The more I looked into the nutrition characteristics of leeks, the more I realized that I wasn’t the only one who usually passed up these shallot and garlic relatives in the grocery aisles; many people shy away from these cardio enriching veggies because they don’t know how to cook or prepare them. Leeks are high in folate, which is a key B complex vitamin for supporting and balancing our cardiovascular system (source) as well as being very high in potassium and very low in sodium, giving it naturally diuretic properties (source). Sharing the same family as garlic and onions, they boast immune, antioxidant, and heart-healthy benefits. 

Enjoyed in in salads with vinaigrette, in soups, sautés, risottos, sauces, pastas, frittatas, creamed, carmelized, Bruschettaed… there are SO many ways to prepare leeks it will blow your mind! Check out this Leek Pinterest Board for more inspiration!

When shopping for leeks, look for ones that are  firm and straight, with dark leaves and white bodies. Quality leeks should not be yellowing, wilting or cracking. To store, keep them unwashed and untrimmed,wrapped in a paper towel inside a plastic bag in the fridge up to a week. Cooked leaks should be kept for no more than two days, but you can freeze them up to three months once they’re blanched for three minutes and stored in an airtight bag.

I have to warn you, you’ll need a spoon readily accessible once this soup is cooked, is so good you’ll be eating it out of the pot!

photo 1Vegan Potato Leek Soup
Adapted from recipe posted on Serves 4 – 6

1 tbsp EVOO (extra virgin olive oil)
3 large leeks, whites and greens, washed and sliced
2 medium yellow onions, chopped
½ tsp fresh cracked sea salt
3 cloves garlic, or 1 ½ tsp minced garlic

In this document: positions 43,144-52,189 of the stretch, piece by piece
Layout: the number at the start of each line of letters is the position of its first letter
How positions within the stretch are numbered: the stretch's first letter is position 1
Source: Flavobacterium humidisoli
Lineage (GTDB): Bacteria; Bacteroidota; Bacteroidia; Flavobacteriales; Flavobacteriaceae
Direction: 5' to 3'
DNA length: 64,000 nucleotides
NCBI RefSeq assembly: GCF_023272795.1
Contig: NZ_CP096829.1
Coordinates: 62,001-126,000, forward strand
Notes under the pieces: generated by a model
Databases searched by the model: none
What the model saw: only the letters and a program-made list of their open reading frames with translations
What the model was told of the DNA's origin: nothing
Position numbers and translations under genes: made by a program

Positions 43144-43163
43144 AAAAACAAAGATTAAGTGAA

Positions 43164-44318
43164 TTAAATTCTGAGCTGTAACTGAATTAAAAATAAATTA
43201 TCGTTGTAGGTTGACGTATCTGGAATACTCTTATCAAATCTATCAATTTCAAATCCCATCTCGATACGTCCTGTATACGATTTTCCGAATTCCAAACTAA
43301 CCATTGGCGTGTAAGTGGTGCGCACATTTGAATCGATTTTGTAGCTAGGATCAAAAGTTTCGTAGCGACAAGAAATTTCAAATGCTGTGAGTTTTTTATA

2 large white potatoes, washed and cubed
5 cups chicken stock (use vegetable stock if you’re making entirely vegan)
½ tsp crushed rosemary

  1. Wash all veggies
  2. Heat EVOO in stock pan with the chopped leeks, onion, garlic and sea salt, sauté  stirring often until the onions begins to turn translucent
  3. Add the potatoes and vegetable stock and bring to a boil. Cover, reduce heat and simmer 20 minutes
  4. Meanwhile, get your blender out and prepared to blend up the soup
  5. Once cooked, remove the soup from the heat and ladle  into your blender, 1 cup at a time (if you have an immersion/stick blender you can blend the soup right in the pot)
  6. Blend the soup  until smooth and free of chunks
  7. Pour smooth soup into a heat-proof bowl and continue until all of the soup has been blended
  8. Transfer the blended soup back to the original soup pot and warm over low heat until heated through
  9. Serve hot

Simple Winter Soup- Butternut Squash, Yam, Carrot & Garlic

Photo from: “inspiring the everyday” post on butternut squash soup

Somehow the winter season always ages my hobbies by about ten years; knitting, roasting whole pumpkins, baking, canning and the strong desire to bake and make breads and pastas, winter meals, soups, stews… wanting to make everything really. I will admit I recently pins a recipe for homemade Wheat thins! (Stay tuned to see how THAT one goes!)

While chatting last night with my impossibly adorable new hairstylist who is also a foodie, she shared with me a new recipe! Cue ridiculous joy and excitement! We proceed to chat the entire time about her recently discovered hobby of making homemade pasta from scratch (a checkbox on my cooking bucket list), reviewing all of our favorite local restaurants and expounding on 15 uses for sage (It truly is an under appreciated herb)!



Cooking doesn’t have to be hard, we both agreed, you just have to have the ingredients in your pantry and a couple of minutes to make it.

So, along with the recently added item “weather proof boots” on my winter weekend to do list, “roast” to appease the pumpkin on my counter, and “meal plan” to attempt an attack plan to actually COOK all of my recently pinned winter dishes, I shall also be making this soup!